By Samuel Diamond
Gerry Brien, senior vice president of the TankSure Program, came home from work one day to find his daughter upset. Her friend’s father, an Iraqi War vet, had been unable to find employment in the Boston area and forced to move his family across the country to Arizona as a result.
“I found it ridiculous that we do not have jobs readily available for the folks who have served our country,” Brien says. “But then I took a look at the industry I’ve made my career in, the oil and propane industry, and realized we were in dire need for good help.”
The question of how to plug and refill a draining talent pool has been the topic of numerous trade show presentations and trade publication articles. According to a survey released in June 2017 by EY (formerly Ernst & Young), 65% of polled consumers between the ages of 16 and 19 consider a career in oil and gas unappealing. Executives agree the industry needs young, qualified and motivated workers, but seem unsure of where or how to find them.
“Who can be a better candidate than a veteran?” says Brien. “They are disciplined and have a great work ethic which fits in perfectly for this industry.” Brien brought this idea to Leo Verruso, general manager of Advanced Fuel Solutions, and together they laid the groundwork for Vets 2 Techs, an organization dedicated to helping military veterans find careers in oil and propane.
Around the same time that Brien and Verruso were developing their plans, Jesse Lord, a Green Beret with the 7th Special Forces Group, was in the process of transitioning back to civilian life. He landed a job as an account executive with A.R.M. Solutions, a collections agency that serves retailers across the country, including heating oil and propane dealers.
“I was quickly welcomed into a family-like industry that is virtually unknown to the veterans community,” Lord says. “After just a few months of working with oil and propane dealers, I became aware of the need for new individuals to enter this industry.”
It was then that Lord happened across Vets 2 Techs and reached out to offer his assistance. While Brien and Verruso had the industry connections needed to start building an infrastructure for the program, what they lacked was an in with returning veterans and currently deployed service people. In Lord, they found a former serviceman and current industry professional with special insight and connections into the veterans community.
With the organization’s key players in place, all they needed was a time and place to get things started. “Leo, Jesse and I all have full-time jobs, so we wanted to take a methodical approach to rolling this out,” says Brien. “We needed to have a balance between participating employers and potential employees. We didn’t want to go out to vets and say, ‘Sign up,’ and not have any jobs for them. But we also didn’t want to go to oil companies and say, ‘Post your jobs here,’ and not have potential employees ready.”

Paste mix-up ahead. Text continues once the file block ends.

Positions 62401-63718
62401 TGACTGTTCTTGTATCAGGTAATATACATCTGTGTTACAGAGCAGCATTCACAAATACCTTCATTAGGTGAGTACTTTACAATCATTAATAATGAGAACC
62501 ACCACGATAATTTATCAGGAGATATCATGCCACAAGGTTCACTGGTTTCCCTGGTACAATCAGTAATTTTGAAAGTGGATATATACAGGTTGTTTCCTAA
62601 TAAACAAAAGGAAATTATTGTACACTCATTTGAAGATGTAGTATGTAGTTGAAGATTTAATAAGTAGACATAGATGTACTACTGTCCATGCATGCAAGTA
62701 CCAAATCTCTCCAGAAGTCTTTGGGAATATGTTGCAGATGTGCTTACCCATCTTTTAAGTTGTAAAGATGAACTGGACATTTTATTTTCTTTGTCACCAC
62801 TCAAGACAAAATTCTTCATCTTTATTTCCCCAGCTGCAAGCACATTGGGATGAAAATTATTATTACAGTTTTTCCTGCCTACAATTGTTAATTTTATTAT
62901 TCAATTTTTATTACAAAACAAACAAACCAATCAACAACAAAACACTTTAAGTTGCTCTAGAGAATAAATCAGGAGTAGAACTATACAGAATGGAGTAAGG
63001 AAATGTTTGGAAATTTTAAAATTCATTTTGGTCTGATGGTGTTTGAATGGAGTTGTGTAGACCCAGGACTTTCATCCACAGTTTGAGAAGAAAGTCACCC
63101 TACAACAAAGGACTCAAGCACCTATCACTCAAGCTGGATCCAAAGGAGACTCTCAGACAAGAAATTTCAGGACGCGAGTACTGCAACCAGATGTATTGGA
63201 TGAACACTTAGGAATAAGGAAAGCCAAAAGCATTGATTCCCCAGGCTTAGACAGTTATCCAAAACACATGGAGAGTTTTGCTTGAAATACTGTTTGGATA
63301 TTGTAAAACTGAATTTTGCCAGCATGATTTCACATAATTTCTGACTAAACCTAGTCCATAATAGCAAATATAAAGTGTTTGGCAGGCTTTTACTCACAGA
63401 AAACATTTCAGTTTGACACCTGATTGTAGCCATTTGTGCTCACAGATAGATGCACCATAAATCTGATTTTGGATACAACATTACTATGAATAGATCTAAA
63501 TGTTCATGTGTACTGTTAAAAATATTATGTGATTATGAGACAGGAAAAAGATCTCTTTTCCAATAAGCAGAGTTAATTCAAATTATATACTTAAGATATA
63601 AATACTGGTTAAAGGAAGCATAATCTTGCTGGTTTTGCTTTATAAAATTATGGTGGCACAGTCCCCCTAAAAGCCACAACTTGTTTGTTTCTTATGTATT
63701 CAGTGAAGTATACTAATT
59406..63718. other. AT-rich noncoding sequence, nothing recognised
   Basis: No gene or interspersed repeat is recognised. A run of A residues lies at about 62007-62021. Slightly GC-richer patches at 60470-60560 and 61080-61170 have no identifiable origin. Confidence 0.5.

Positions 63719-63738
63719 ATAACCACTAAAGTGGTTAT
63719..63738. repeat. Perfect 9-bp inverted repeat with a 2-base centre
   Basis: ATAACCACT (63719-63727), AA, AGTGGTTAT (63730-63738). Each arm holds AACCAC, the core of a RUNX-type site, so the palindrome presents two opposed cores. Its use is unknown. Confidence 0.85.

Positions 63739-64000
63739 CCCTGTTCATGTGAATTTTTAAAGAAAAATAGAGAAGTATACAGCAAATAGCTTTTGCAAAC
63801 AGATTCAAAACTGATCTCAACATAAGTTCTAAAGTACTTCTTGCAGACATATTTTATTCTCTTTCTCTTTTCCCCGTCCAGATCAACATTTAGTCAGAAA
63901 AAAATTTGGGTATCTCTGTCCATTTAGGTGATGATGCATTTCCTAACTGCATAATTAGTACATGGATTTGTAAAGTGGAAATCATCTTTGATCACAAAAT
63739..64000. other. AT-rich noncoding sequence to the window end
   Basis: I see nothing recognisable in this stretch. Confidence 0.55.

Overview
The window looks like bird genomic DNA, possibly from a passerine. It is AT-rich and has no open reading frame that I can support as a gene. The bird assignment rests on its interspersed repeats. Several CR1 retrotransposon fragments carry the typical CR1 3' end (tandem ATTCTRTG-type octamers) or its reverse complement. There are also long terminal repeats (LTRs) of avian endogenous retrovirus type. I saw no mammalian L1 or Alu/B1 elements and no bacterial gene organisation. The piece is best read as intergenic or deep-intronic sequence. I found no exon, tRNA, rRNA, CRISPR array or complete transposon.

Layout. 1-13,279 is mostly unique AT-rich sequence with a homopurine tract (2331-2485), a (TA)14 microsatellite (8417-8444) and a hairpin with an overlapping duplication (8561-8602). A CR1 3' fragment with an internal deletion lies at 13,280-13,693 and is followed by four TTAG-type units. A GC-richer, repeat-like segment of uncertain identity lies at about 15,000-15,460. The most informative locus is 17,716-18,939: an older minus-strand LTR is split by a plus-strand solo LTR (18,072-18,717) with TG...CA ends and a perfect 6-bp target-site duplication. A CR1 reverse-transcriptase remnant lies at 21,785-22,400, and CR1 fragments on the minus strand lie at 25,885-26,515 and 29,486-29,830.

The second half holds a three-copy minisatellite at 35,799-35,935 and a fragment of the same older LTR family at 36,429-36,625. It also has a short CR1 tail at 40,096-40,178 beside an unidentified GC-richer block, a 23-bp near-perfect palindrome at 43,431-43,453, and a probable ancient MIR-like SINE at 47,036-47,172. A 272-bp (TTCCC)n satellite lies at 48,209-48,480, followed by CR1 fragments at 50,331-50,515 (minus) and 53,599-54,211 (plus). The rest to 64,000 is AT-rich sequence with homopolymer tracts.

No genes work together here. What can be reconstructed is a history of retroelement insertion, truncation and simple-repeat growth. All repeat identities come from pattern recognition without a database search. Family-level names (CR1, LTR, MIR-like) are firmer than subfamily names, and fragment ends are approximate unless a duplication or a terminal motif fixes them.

A chance meeting between the Vets 2 Techs co-founders and Pennsylvania Petroleum Association Director of Marketing Ted Harris helped provide a venue for the project’s initial rollout. “Ted was very instrumental in launching a soft pilot in Pennsylvania,” Brien says. “He reached out to his membership and as a result, we have almost 90 employers signed up, and since just September, already six veterans in Pennsylvania have been hired.”
Vets 2 Techs is now up and running in Pennsylvania, as well as the six New England states, and plans to expand throughout the Mid-Atlantic and across the country in 2018. “We have developed a point of contact with veterans employment outreach programs in each state we’re operating in, we have received their full support, and will continue to develop these relationships,” Lord explains. “With that being said,” he adds, “we have gained a substantial amount of traction going this route, but in the long term, we plan to work not only directly with the VA but to also present this program to the Department of Defense.
“We believe with so many programs currently offering information to veterans transitioning into civilian life, Vets 2 Techs will provide an excellent way to inform this untapped group of candidates about the fuel oil and propane industry. This program could end up being the answer to our industry’s issue with finding employees.”
Although the word ‘Techs’ is included in the project’s name, Brien stresses, “We want employers in the industry to consider veterans for all company positions: management — many veterans have leadership skills from advancing through the ranks — human resources, sales, etc.” Supporting this, the project website, vets2techs.com lists Delivery Driver, Service Expert, Customer Care Representative, Sales, and Management as possible career choices for job candidates.
“In fact, we would encourage all the companies in the oil and propane industry, from suppliers to vendors, to consider veterans when they are looking for candidates.” says Brien. “It’s rewarding and worthwhile for both sides, and Vets 2 Techs is dedicated to assisting both owners and job seekers throughout the process.”
Finding the right fit is a goal of just about every employer and job seeker, and although it doesn’t always happen, Brien does have some final words of encouragement. “The story mentioned at the beginning has a happy ending,” he says. “My daughter’s friend’s dad ended up moving back to Boston and got a job with the Boston Fire Department, his dream job.”